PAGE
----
“Many of those who were now believers came, confessing and divulging their practices. And a number of those who had practiced magic arts brought their books together and burned them in the sight of all. And they counted the value of them and found it came to fifty thousand pieces of silver” (Acts 19:18-19).
Ephesus had the well-deserved reputation of being one of the most pagan cities in the ancient world. There stood the Temple of Artemis, the city’s patron goddess. Much of the city’s social and economic life centered on their precious goddess and her temple. This shines through in Acts 19 as some idol-makers in the town riot because of a downturn in business as the gospel was gaining followers. When those followers obeyed the gospel, they put away their former passions and devotions. To that end, many came to together and burned their magic books.
This amounts to a giant and expensive object lesson on repentance. As a concrete, public, and unambiguous act of repentance, the Ephesian disciples removed all vestiges of their former lives, which they now knew to be full of ignorance and sin. They understood that they were new people, having been born again in Christ. No sacrifice was too great if it meant an obstacle to Jesus was removed, even if those obstacles were valued at 50,000 pieces of silver.
What book burning have you done? Do you still have vestiges of your former life of sin and ignorance around because of sentimentality, their monetary value, or because you might not be done with it? Consider a few modern versions of keeping those magic books around. We claim to be a new creature in Christ, but we still have the same worldly friends that egged us on to sin before. We claim to have set our minds on things above, but still watch the same trash on TV. We claim to have put away sin—except for my one or two “pet sins” I keep around and maybe even defend. We claim to have a new Lord and master, but keep the same calendar and priorities as those who serve the god of this world.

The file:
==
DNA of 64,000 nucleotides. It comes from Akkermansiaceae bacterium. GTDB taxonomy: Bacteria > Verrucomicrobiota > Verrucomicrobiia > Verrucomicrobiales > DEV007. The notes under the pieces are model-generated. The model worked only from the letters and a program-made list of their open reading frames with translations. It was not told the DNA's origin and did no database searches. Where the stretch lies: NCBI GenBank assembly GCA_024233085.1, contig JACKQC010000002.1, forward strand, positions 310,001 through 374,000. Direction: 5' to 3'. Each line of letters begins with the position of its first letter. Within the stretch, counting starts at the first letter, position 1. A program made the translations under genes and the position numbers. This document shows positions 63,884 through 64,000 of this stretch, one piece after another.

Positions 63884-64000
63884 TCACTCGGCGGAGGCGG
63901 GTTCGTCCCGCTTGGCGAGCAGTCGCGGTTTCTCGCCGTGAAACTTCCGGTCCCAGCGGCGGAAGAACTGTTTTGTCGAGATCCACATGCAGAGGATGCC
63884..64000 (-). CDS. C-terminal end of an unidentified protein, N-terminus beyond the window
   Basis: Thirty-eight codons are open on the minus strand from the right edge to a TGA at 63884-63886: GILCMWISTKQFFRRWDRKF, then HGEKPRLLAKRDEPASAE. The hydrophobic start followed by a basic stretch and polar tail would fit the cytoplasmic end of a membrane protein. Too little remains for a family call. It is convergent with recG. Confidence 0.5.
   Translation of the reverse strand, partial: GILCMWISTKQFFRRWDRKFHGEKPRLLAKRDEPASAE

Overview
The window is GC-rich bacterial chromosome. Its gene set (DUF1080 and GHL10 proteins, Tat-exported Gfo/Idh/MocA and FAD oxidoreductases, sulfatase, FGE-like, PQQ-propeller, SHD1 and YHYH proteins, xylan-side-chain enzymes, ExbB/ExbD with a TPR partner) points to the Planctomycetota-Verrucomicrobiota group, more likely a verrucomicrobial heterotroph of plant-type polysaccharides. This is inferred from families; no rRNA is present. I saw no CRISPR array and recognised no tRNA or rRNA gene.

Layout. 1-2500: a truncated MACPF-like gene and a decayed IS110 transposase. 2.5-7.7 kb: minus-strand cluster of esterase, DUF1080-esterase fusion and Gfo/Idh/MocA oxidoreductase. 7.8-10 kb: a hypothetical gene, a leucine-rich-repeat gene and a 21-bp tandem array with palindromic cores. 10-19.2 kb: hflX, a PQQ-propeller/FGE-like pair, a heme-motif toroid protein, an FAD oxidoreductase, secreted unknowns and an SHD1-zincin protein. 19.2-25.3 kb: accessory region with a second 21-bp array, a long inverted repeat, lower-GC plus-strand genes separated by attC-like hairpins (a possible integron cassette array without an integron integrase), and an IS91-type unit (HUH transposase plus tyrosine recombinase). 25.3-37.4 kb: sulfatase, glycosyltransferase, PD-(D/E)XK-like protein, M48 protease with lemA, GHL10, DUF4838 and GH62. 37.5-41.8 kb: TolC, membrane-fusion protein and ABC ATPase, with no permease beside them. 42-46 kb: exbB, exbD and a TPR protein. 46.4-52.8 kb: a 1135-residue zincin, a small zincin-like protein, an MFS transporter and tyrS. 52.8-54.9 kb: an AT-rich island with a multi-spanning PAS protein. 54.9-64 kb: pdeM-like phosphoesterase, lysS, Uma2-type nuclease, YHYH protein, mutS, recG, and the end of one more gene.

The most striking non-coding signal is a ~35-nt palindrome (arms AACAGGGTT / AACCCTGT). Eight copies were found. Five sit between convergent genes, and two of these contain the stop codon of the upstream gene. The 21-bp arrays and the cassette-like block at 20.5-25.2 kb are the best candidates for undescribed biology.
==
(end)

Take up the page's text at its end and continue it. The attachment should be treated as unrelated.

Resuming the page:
See these for what they are: a refusal to truly repent. We want the blessings and benefits of God without giving our whole hearts to him. We want salvation without discipleship, justification without
holiness, and remission of sins without repentance. It’s no different than an Ephesian pagan being baptized but keeping his magic books around “just in case I need them again.” But the fact that you still have them around shows how double-minded you are!
Repentance in practice means burning your books, severing all ties with sin, ending ungodly relationships, and following Jesus wholeheartedly. Burning your books means being ready to remove any obstacle that gets in the way of Jesus no matter the cost or sacrifice.